Economic Growth Program

Archives: Economic Growth Program Policy Papers

Emerging Market Portfolio Globalization:

  • By Jay Pelosky
July 17, 2014
In 2014 emerging markets have shown remarkable resiliency despite negative news and record foreign investor outflows. Jay Pelosky, founder of J2Z Advisory LLC, suggests the answer lies with financial asset expansion in the emerging economies themselves—or what Pelosky calls “a rising tide of middle-class wealth.”

The Wizard of Jobs:

  • By Daniel Alpert
July 15, 2014
At first glance, the U.S job picture continues to improve with the U.S. economy generating an average of 222,000 new private sector jobs a month in the first half of 2014.  But as Daniel Alpert, a founding member of the World Economic Roundtable, explains in his latest review of America’s job market there is a more sobering reality behind these headline numbers.

What Would Minsky See Today?

  • By Daniel Alpert
June 21, 2014
Economist Hyman Minsky had the rare ability to stand back from conventional wisdom and see beyond the current market’s irrationality. In the closing dinner remarks at the Levy Economic Institute’s Hyman P. Minsky Summer Seminar, Daniel Alpert, a founding member of the World Economic Roundtable and author of “The Age of Oversupply: Confronting the Greatest Challenge to the Global Economy,” took up the question  “What would Minsky see today”?

America's Debt Problem

  • By
  • Joshua Freedman,
  • Sherle R. Schwenninger,
  • New America Foundation
June 16, 2014

Over time, the US economy has become more dependent on debt to fuel economic growth. American households, in particular, have become dependent on debt to maintain their standard of living in the face of stagnant wages. Rising levels of private debt have also fueled consecutive investment asset bubbles, whose bursting not only caused the Great Recession but also left a large and burdensome debt overhang that is still being dealt with today.

Pay More, Get Less

  • By
  • Joshua Freedman,
  • New America Foundation
April 30, 2014
The American middle class faces an uncertain future. Staring headlong into a difficult – and changing – world economy that has yet to fully recover from the Great Recession, many middle class families are trapped between low, stagnant wages and an increasingly expensive set of social and economic supports.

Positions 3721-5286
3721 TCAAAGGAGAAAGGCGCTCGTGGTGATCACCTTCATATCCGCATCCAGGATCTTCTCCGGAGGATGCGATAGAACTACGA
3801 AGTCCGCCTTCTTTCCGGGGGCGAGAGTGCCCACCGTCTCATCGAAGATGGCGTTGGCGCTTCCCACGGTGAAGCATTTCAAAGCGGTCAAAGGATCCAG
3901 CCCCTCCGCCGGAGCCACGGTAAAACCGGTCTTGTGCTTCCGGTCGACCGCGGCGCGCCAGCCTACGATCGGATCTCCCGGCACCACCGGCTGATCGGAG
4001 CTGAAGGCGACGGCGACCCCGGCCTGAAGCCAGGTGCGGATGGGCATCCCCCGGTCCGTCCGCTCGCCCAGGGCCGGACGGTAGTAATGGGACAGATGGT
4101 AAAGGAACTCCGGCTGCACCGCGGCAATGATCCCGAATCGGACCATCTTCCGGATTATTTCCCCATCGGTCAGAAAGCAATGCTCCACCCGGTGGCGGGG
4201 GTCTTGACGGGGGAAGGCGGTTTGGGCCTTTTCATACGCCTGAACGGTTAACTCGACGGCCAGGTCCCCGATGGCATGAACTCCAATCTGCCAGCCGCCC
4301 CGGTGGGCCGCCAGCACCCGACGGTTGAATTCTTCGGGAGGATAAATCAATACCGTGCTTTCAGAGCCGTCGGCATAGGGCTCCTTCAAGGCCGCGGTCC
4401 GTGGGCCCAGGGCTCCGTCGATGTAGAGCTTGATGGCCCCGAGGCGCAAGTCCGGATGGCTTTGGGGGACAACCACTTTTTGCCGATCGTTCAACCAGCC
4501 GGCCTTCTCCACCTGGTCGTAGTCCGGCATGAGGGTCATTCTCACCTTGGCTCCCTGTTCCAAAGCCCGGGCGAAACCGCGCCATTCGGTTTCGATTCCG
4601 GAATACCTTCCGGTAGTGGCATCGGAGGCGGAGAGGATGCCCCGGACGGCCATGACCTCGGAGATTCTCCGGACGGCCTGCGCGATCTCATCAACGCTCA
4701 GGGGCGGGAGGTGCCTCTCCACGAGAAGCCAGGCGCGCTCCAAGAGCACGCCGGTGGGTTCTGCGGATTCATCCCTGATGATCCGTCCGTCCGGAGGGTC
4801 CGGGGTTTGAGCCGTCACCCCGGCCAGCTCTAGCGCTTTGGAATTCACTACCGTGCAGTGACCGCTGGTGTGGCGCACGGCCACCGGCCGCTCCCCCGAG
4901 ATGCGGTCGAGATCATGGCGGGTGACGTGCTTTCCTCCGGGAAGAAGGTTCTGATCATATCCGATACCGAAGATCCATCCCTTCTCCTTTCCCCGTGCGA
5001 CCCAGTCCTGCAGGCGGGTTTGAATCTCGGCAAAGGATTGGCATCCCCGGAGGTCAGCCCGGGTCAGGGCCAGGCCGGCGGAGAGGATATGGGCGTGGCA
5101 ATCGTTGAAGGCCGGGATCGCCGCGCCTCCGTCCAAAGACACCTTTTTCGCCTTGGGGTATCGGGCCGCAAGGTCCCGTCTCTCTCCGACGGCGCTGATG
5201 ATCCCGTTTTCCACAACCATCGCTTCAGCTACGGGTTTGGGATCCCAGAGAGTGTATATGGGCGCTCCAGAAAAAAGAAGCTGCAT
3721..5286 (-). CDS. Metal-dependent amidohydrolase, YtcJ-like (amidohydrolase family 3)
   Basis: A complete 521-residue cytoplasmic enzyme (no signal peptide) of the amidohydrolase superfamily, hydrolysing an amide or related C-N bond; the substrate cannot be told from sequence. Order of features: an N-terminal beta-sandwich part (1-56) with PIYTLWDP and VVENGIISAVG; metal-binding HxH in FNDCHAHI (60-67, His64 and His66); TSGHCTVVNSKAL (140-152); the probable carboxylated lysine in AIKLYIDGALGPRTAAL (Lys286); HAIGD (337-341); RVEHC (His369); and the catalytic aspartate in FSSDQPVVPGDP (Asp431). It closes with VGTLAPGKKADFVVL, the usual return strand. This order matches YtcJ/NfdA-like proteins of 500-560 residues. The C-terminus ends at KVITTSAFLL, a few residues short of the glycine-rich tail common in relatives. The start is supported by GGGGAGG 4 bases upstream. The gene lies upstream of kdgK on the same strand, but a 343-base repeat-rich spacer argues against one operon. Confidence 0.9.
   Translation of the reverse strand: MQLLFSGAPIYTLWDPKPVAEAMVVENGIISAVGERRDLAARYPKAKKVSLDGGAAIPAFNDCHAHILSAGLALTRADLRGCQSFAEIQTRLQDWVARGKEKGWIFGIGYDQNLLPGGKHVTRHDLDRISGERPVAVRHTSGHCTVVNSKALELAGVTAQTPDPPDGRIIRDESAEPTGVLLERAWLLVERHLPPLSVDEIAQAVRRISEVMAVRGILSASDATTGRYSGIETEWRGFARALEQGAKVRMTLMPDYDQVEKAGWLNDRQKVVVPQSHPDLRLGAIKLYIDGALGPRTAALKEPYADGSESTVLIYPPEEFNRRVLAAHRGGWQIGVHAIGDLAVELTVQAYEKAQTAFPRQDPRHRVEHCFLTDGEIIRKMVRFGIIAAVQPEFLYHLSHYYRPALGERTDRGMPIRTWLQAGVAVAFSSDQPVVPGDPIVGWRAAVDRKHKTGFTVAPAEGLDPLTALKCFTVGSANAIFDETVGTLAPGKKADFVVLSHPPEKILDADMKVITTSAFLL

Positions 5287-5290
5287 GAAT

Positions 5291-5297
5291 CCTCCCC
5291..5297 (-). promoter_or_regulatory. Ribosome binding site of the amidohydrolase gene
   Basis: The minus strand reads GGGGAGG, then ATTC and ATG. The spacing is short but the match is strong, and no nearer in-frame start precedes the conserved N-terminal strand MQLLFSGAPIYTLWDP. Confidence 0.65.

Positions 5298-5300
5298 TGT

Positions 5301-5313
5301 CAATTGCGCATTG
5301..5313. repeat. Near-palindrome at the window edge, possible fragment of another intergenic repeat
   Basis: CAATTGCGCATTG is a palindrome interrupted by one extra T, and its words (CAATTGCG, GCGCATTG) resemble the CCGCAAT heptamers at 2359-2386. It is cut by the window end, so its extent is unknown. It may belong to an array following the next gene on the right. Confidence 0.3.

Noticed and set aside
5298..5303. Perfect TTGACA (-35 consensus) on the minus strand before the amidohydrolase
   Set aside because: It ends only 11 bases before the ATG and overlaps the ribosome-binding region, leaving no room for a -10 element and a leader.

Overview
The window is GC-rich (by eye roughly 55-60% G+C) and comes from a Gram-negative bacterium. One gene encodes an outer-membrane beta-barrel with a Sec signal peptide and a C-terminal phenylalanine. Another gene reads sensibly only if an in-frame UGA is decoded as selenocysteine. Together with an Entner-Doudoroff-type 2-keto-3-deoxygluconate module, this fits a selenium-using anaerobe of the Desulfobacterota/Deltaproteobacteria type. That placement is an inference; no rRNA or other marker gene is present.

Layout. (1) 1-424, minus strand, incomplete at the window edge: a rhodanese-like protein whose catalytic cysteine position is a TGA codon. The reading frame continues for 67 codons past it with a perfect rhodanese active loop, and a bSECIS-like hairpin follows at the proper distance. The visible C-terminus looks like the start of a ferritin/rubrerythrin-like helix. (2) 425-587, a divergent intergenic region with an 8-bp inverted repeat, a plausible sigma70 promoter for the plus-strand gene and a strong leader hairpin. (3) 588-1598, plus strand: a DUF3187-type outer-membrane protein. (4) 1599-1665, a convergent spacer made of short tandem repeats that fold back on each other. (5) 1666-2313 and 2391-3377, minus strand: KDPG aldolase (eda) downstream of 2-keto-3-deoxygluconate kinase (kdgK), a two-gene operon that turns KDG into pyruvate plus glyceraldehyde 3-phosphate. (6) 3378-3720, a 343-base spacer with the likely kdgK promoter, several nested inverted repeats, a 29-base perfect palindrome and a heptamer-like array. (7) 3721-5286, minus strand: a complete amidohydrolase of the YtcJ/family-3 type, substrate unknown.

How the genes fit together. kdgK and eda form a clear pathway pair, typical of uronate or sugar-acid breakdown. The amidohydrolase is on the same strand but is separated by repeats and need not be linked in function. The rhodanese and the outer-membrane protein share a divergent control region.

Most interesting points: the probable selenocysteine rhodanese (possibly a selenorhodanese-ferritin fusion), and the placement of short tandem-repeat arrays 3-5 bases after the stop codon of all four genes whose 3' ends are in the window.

Driving Out of the Red with Greener Cars

  • By
  • Lisa Margonelli,
  • New America Foundation
March 24, 2014

Income inequality in California is already high, and it continues to increase. This income inequality is exacerbated by unequal access to jobs, credit, and efficient vehicles. Wages in California's Central Valley are lower than in the rest of the state, and workers there must commute long distances, with little access to alternative transportation, in older, inefficient cars. As a result, some working families in the Central Valley spend as much as a third to half of their income on fueling and maintaining their vehicle.

The U.S. Economy After The Great Recession

  • By
  • Sherle R. Schwenninger,
  • Samuel Sherraden,
  • New America Foundation
March 4, 2014
The bursting of the housing bubble in 2008 plunged the U.S. economy into a serious crisis, leaving American households with a huge debt overhang and the economy with a large gap in output and employment. This report reviews the economy’s deleveraging and recovery experience more than five years after the crash. It explores the following questions:  
  • How far has the economy come in the deleveraging process? Is private sector debt now at a sustainable level or do households and the financial sector continue to need to pay down debt?  
  • To what extent has the U.S.

Productivity and the Health Care Workforce

  • By
  • Shannon Brownlee,
  • Joe Colucci,
  • New America Foundation
  • and Thom Walsh, Dartmouth Center for Health Care Delivery Science
October 2, 2013

Productivity Measurement in the United States Health System

  • By
  • Joe Colucci,
  • New America Foundation
  • and Rick McKellar, Harvard Medical School, and Michael Chernew, Harvard Medical School
October 2, 2013

Improving productivity in health care is, unquestionably, among the most important challenges facing policy makers and health care systems. Advances in medicine have greatly improved lives over the last century and ideally will continue to do so in the future. However, medical care also consumes a rapidly increasing proportion of society’s time and resources. That trend has continued to the point that growth in health care spending is considered a drag on the remainder of the economy.

Beyond the Low Wage Social Contract

  • By
  • Joshua Freedman,
  • Michael Lind,
  • New America Foundation
September 10, 2013

The issue of low wages has moved to the center of American public debate recently, thanks to protests against the low pay of fast food workers, the large share of poorly-paying and part-time jobs that have been created in the aftermath of the Great Recession, and proposals by President Obama and others to raise the minimum wage. But while the debate may be recent, today’s low wages are neither new nor surprising. On the contrary, they are the result of decades of public policy.

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